I can tell the difference between a chichinda and a kundroo, a purple baingan (aubergine) and the sourer green one, and between safedh and kali bhatt ki dal (white and brown soya bean), which one makes with jamboo ka tadka . There is kulath ki dal (a variety of masoor/brown lentil, supposed to be good for kidney stones) and jhingora ki kheer. Pahari palak is different from plains spinach, just like pahari karela (bitter gourd) is different from the plains karela—it’s sweetish and has affable thorns on the outside.

The point of this is: I know my veggies.

All or mutton

Let me come back to cows, buffaloes, goats, chickens and fish—the animals we eat.

Once I decided to be a non-vegetarian—the choice was left up to me by my parents—I became a proper no-holds-barred meat eater. If you have chosen to eat meat, you eat all meat. This gets complicated.

As a student in England, I had my fair share of quarter-pounders with cheese. If you eat hamburgers, you have to eat beef. McAloo tikki ain’t a burger. It’s a bun tikki.

If you eat hamburgers, you have to eat beef. McAloo tikki ain’t a burger. It’s a bun tikki.

Interestingly, the famous Fillet-O-Fish burger was invented in the early 1960s, by a McDonald’s franchise owner who had a store in Cincinatti, Ohio. The store was in a Roman Catholic neighbourhood, where the predominantly white Catholic customers engaged in the practice of not eating meat on Fridays, much like meat-eating Hindus don’t eat meat on Tuesdays.

According to the Smithsonian.com, even now, 23% of the sales of Fillet-o-Fish happen during Lent, a six-week observance in the Christian liturgical calendar that begins on Ash Wednesday and ends just before Easter Sunday. Think of it as a Christian Navratra.

I understand the division between meat eaters and vegetarians, but the ones that meat eaters come up with, within their tribe, have always confounded me. What makes one think that fish is not meat? What fuels the moral righteousness of fishetarians? Is it because, as Kurt Cobain sang with some irony on the album Nevermind: ‘It’s ok to eat fish, 'cause they don’t have any feelings.’

The fish example opens an edible can of worms. Let’s forget about Hindus, Jews, Muslims and Christians for a moment. Even secular non-believers, who flaunt their beef-eating prowess by biting into over-priced south Delhi burgers, surreptitiously delivered to your doorstep in the dead of night, will baulk at the thought of eating anything other than beef, chicken or pork.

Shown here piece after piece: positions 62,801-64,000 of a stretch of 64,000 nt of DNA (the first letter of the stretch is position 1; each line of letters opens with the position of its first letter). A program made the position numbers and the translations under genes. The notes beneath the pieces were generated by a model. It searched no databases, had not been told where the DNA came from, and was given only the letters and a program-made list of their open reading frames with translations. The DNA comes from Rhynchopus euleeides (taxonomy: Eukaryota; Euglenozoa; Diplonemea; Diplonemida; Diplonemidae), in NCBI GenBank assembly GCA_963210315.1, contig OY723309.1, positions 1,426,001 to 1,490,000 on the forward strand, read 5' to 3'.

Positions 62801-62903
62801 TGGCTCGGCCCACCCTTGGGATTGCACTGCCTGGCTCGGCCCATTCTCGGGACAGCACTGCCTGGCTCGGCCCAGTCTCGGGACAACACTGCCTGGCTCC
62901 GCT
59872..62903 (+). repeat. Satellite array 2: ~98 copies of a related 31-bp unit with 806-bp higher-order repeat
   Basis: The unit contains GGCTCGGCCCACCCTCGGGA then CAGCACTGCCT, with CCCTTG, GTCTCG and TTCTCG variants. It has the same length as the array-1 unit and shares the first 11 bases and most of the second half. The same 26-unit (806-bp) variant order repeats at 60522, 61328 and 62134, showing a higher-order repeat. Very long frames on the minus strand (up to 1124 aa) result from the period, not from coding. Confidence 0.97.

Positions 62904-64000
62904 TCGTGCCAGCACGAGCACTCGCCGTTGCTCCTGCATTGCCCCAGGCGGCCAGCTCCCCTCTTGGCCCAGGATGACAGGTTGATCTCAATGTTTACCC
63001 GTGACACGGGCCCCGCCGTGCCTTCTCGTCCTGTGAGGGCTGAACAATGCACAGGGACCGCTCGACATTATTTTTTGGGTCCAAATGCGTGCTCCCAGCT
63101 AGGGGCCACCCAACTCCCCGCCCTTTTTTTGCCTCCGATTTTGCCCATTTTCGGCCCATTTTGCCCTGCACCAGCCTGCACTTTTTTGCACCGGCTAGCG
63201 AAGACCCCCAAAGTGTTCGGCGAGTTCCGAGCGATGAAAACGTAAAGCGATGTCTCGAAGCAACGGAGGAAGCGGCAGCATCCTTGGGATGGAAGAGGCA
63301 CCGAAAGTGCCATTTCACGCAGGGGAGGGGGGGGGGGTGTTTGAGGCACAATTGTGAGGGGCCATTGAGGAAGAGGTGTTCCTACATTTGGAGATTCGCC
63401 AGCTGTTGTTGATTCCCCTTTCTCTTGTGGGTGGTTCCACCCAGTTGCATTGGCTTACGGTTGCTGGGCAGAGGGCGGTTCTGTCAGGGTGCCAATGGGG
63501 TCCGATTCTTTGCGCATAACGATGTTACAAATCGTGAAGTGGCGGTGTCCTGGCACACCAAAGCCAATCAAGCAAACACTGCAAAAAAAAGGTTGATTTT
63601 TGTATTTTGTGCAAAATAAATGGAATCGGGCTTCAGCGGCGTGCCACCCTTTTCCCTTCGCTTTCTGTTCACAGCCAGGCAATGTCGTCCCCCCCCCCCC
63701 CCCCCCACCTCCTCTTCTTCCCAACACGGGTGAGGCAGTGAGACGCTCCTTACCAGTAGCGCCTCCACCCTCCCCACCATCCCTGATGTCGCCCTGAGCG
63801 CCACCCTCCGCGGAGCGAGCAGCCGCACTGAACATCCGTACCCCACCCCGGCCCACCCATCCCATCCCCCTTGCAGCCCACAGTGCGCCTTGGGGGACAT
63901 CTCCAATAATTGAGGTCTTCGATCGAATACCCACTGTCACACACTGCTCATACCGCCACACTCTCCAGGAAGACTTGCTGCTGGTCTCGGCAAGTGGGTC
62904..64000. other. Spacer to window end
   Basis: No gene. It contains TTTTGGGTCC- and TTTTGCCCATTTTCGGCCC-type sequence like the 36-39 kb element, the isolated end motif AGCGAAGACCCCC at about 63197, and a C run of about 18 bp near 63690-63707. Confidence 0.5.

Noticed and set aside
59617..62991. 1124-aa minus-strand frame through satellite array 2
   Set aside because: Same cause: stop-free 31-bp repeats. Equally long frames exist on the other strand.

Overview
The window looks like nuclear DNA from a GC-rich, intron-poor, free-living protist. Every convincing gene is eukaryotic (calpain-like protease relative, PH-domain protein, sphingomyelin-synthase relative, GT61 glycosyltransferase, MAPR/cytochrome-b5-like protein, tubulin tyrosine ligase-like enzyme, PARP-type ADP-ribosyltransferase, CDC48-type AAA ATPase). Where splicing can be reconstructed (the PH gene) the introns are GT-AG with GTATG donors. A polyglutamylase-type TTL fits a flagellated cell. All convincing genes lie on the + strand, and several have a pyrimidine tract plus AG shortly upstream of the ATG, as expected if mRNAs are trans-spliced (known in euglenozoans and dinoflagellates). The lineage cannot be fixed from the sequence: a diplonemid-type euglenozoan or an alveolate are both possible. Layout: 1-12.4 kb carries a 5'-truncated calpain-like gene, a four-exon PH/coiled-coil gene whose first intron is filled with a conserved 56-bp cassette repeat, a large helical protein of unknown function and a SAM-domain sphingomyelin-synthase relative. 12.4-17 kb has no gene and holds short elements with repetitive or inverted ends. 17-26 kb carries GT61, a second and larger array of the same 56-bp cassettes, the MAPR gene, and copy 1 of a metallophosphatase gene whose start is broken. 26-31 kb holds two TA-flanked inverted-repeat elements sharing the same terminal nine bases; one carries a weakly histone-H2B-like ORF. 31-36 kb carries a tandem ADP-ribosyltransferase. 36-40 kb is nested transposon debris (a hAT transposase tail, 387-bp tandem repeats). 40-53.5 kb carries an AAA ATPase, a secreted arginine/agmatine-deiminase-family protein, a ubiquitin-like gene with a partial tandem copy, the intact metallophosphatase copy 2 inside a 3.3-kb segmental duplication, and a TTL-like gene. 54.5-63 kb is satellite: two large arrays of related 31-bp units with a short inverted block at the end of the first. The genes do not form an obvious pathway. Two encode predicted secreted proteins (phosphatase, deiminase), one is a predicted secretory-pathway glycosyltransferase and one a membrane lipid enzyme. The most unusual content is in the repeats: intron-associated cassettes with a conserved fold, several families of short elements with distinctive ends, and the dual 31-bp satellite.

I went to the Ziro Music Festival in Arunachal Pradesh. There was cat, dog and rat meat on offer at the festival site. I sampled it all. This is a tricky thing to mention. There are those from Arunachal who feel that this shouldn’t be mentioned. It feeds into a cliché about the North East. But I’m not mentioning it for those reasons. I’m a stereo-type buster if there ever was one. One cannot deny that the meat was freely available. The rats are a delicacy. Special traps are laid in the jungle to catch them; they are laid out in the veggie shops, along with the long gourds.

As a non-vegetarian I will eat anything that my fellow human beings eat.

A photographer friend approached me at Ziro and said in a whisper: ‘Should we try some dog?’ It was like we were buying drugs. Remember the drug analogy at the beginning of this piece? How one addict feels superior to another? When I came back to Delhi and talked about it, old friends stopped speaking to me. Happy chicken and buffalo-eating friends wouldn’t answer my calls. After reading this piece, other woof and meow addicts might be filled with disgust.

But here’s my argument: I didn’t go out of my way to eat that meat. As a non-vegetarian I will eat anything that my fellow human beings eat. I will not judge their practices. What does it taste like? All barbecued meat tastes the same.

I’m more on the page with Andrew Zimmern who has travelled the world eating bugs, ants and what not on his unappetising yet addictive show called Bizarre Foods, which debuted a decade ago on the Travel and Living Channel.

Curiosity killed the cat